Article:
Content-type: text/html ~ Stephen's Web ~ Why Not CC-By?

Stephen Downes

Knowledge, Learning, Community

Aug 11, 2007

Originally posted on Half an Hour, August 11, 2007.

Responding to David Wiley.

This post goes a long way to explain the genesis of the OEL. However, significant questions linger.
First, the OEL is not meant to be “the license” that replaces all other licenses...: CC By-NC-ND, CC By-NC-SA, CC-By-ND, CC By-NC, CC By-SA, GFDL, CC By, (OEL goes here)... Public Domain is impossible to put at the end of this list.
The U.S.-centric nature of Creative Commons has long been a problem, and this is most clearly evidenced by its attitude toward public domain. So I accept the idea that there needs to be a license to the right of the list.

But why is it called the Open Educational License? Why not just call it the 'Open License'. Or 'CC-Open' Or some such thing that does not tell readers that educational content is Open for Business?
Second, there is a major mechanical problem with the way CC By is used by people. The Attribution requirement of all CC licenses, including CC By, states “You must attribute the work in the manner specified by the author or licensor.”
This problem is generated by an equivocation on the word 'specified'.

I 'specify' my attribution on every page of my site. At the bottom where I say 'Copyright 2007 Stephen Downes'. The attribution to me would be as I have specified it, 'Stephen Downes'.

But of course you are interpreting the word 'specified' to mean 'citation instructions'. What good grounds are there for this interpretation? Especially given that 99 percent of CC-By resources do not provide 'instructions'.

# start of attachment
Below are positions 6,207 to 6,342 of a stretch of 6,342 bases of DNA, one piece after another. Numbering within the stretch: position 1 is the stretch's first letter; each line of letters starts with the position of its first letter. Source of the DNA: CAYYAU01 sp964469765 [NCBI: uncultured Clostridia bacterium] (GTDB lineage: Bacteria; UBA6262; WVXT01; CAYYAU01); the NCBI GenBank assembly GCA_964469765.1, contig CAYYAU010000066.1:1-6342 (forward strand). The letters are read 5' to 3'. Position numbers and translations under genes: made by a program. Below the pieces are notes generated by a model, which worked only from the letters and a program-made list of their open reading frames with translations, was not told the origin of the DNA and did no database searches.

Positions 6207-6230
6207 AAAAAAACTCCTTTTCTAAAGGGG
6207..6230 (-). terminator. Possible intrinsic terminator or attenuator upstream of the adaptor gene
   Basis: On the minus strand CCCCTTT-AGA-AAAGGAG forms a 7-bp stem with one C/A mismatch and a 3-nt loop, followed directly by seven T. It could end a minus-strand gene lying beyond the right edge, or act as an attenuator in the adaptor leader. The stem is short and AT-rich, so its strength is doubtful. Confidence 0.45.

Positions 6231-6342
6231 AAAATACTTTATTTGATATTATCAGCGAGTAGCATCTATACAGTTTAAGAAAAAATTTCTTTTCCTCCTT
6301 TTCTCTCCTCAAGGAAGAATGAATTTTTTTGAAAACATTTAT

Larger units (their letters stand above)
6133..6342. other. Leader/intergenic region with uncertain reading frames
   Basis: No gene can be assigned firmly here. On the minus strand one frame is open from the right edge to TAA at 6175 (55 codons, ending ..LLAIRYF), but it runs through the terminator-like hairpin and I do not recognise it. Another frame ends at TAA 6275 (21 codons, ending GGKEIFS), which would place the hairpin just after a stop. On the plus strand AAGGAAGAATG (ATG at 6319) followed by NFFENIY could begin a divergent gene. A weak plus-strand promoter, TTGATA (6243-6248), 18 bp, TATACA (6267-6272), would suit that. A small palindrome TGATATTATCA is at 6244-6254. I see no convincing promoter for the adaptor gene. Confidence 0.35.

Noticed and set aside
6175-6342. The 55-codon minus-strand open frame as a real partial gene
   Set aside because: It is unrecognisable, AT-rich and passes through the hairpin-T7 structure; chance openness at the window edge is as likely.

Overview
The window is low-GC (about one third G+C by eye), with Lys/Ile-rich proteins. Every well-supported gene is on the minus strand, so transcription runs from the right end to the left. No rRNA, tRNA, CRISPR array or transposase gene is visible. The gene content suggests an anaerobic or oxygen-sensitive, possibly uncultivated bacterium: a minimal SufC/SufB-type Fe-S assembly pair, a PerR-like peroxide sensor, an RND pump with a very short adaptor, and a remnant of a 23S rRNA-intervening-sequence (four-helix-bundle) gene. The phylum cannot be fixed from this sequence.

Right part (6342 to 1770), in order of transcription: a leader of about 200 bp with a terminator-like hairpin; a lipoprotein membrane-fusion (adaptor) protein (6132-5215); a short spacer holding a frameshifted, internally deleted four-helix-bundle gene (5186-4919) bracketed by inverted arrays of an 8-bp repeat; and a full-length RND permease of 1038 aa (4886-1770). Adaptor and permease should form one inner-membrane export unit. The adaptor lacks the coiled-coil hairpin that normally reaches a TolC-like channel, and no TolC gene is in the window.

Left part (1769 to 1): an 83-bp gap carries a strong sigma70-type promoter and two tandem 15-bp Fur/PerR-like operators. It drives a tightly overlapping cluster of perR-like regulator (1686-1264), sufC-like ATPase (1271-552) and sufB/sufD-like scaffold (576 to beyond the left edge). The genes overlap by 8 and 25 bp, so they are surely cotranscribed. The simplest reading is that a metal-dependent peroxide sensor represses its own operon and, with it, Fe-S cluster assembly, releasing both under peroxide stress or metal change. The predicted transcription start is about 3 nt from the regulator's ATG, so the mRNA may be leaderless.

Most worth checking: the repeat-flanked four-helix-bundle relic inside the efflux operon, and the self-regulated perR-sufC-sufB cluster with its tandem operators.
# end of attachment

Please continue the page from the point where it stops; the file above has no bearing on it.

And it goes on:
This problem is the sort that doesn't exist until a lawyer finds it. It is a case of using the letter of the license to act against the spirit of the license. This is far too common in the world of law and licenses. It is certainly not a problem specific to CC-By.
Third, in the preface to the draft I described a family of scenarios in which the requirement for Attribution is effectively a form of discrimination against people and groups of people.
Of course, as you say, "political and other messages could be embedded in Attribution requirements." I would even go so far as to suggest that political and other messages might be embedded in the content itself! But I digress.

If the requirement of posting content is to post a message contrary to your own interests, then don't post it. It seems farfetched to expect that the creation of another license will change the intent - and the tactics - of organizations intending to put political messages into their licenses.
Fourth and finally, in the context of open education we don’t need an attribution requirement embedded in the license. We have a citation culture... Attribution is a social norm in the academy (as well as a matter of policy), and we can depend on this social norm and existing policies to encourage proper citation.
That's a noble sentiment but demonstrably false.

The sentiment requires the isolation of an academic culture from the wider, more commercial, culture that surrounds it. But in the internet era, these cultures are thoroughly mixed. Academic content is considered fair game by people poised to copy - with or without attribution - for commercial profit in exclusive markets.

Moreover, if attribution is the norm in the academy, then posting a requirement that use of my work be attributed is, in fact, the norm. It should not change any academic use of my work.

And again I iterate that the only people harmed by CC-NC-By are commercial exploiters who seek to cordon off the market foracademic content as their own and to systematically loot it for their own benefit and at the expense of people who most need free - and noncommercial - content.

Stephen Downes Stephen Downes, Casselman, Canada

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Last Updated: Jul 13, 2024 11:49 a.m.

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